What do I say to my kids?

pigless in VA

Well-Known Member
The rapid, brief background is that both my late husband and his brother have died by suicide within the past 5 years. Their parents, my former in-laws, are both still living. There were no other children. mother in law also lost her dear sisters. By my observation, she has never been a happy person and she is a severe alcoholic. father in law has always been a complete @$$hole. I made a decision long ago that I would have minimal contact with them.

I received a phone call from father in law's brother yesterday. father in law recently purchased burial plans for himself and his wife. He went to the florist and pre-ordered flowers to be delivered to their graves once a month for a period of time, a year, I think. I believe father in law is preparing for something horrible. His brother thinks so, too.

I am remembering when my brother in law died, that a family friend told me that she expects a murder/suicide to occur with my in-laws. I now think this is a more than likely possibility. mother in law has been diagnosed with cancer and is mostly bed-ridden. father in law's health is declining rapidly. mother in law has asked to go live in a nursing home, and father in law refused.

My question is: do I say anything to my children about the possibility of their grandparents taking this drastic step? Do I simply talk in general about them being elderly and in failing health? Do I discuss that I think father in law has personality disorder?

Trying very hard not to kick myself for marrying into this family . . . .


member since 1999
Pigless - no I wouldn't broach the subject with your kids. But I absolutely *would* contact local social services, agency on aging, protection agency for elderly/disabled, or something along those lines. Their doctors, mother in law's hospice if that is involved, pretty much anyone who is involved in their care or whose responsibility is to protect the aged.

You know firsthand the devastation that suicide brings into a family. I'm not sure it's something we ever heal from. We are almost 4 years out from difficult child's girlfriend's suicide, and ... well, you know. It's changed all of us, forever. I cannot begin to imagine the trauma a murder/suicide would bring to your kids.

There's nothing to be gained, from my spot on the sidelines, in discussing father in law's possible mental illness with your kids. It will not make a worst case scenario any easier for your kids to deal with.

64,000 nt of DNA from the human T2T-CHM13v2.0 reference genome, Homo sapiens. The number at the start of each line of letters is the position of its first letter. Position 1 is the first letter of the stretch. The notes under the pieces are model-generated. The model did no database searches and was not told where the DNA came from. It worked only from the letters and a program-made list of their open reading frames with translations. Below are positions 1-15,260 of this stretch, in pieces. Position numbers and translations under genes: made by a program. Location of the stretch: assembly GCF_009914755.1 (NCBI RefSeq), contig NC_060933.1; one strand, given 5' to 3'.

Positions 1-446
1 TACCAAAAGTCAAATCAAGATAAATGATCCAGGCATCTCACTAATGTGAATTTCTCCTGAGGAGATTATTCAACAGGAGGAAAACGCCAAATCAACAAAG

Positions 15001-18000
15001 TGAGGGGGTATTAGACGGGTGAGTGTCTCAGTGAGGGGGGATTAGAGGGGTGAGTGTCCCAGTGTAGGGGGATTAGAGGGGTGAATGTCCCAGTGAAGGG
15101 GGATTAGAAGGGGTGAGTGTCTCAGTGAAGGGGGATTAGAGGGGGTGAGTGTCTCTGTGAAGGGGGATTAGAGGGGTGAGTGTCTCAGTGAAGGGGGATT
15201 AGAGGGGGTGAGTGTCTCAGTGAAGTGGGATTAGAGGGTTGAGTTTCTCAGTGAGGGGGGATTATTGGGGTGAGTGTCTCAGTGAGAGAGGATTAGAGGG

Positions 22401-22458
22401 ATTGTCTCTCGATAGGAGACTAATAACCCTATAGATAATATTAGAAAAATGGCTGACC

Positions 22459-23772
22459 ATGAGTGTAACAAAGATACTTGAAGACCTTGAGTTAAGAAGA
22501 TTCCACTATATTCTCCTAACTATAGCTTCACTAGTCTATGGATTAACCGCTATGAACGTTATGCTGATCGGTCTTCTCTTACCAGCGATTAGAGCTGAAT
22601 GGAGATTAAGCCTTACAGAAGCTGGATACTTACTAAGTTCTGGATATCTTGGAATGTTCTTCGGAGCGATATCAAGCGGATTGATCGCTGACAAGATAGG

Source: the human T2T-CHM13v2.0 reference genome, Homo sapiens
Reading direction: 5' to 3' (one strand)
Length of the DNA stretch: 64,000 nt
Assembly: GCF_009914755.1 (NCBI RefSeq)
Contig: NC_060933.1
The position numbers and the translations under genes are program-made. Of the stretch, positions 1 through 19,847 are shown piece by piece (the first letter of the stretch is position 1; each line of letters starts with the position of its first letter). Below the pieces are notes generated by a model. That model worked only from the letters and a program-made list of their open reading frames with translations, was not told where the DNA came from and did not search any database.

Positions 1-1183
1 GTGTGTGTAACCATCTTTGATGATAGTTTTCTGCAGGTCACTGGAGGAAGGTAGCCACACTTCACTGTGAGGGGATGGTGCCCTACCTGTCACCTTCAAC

mother in law has the right to be protected and well cared for. father in law also needs to be protected from himself. Most importantly, your kids deserve to be protected from yet another tragedy.

Hugs to you.


Well-Known Member
I agree with Slsh, don't try to talk to them about it. Wait until if/when it happens. If nothing else, there is no reason to upset and worry them with this.


Well-Known Member
I wouldn't be "writing the end of the story" on this either - even if the probability is very high that you could be right.
mother in law has asked to go live in a nursing home, and father in law refused.
Is there an elder-care program? The kind that will protect an elderly person from abuse by others, including financial abuse by not providing appropriate care? They might be able to pull your mother in law out of the situation and into a nursing home...

New Leaf

Well-Known Member
Oh Pigless, yet another worry. Well I agree with the others that this isn't something you need to share with the kids.
Do I simply talk in general about them being elderly and in failing health?
I think this is good. Keep it simple.
Trying very hard not to kick myself for marrying into this family . . . .
Pigless, don't kick yourself, how would you have known? Young love is blind, and hindsight is, well hindsight. If we all knew stuff beforehand, we would be fortune tellers. You have been through enough, don't beat yourself up.

(((BIG HUGS)))


Well-Known Member
I agree with everybody else.

I would think about calling father in law Brother and suggesting that because of his concerns he might think about calling an elder hotline. The thing is, there is no real evidence. father in law can say he is preparing for end of life. Who could question this?

By the phone call to father in law, it is off your shoulders. There is so much in life that is sad and unfortunate. Nothing will be gained by your worrying. It is not on your plate. The kids should not be told anything. I agree.

What a sad, sad story.


pigless in VA

Well-Known Member
These two people are desperately sad and unfortunate. They were like that BEFORE their sons' deaths. I knew expecting that to improve was ridiculous.

mother in law is being cared for solely by father in law. Many years ago when my husband was still living, I saw disturbing evidence in their home of how they needed assistance. I asked my husband and his brother to take action. They attempted to confront their father. It did not go over well. The man is nasty tempered. No one can do much to help my pitiful, lonely, mother in law. She made her choice years ago to continue her life with this man.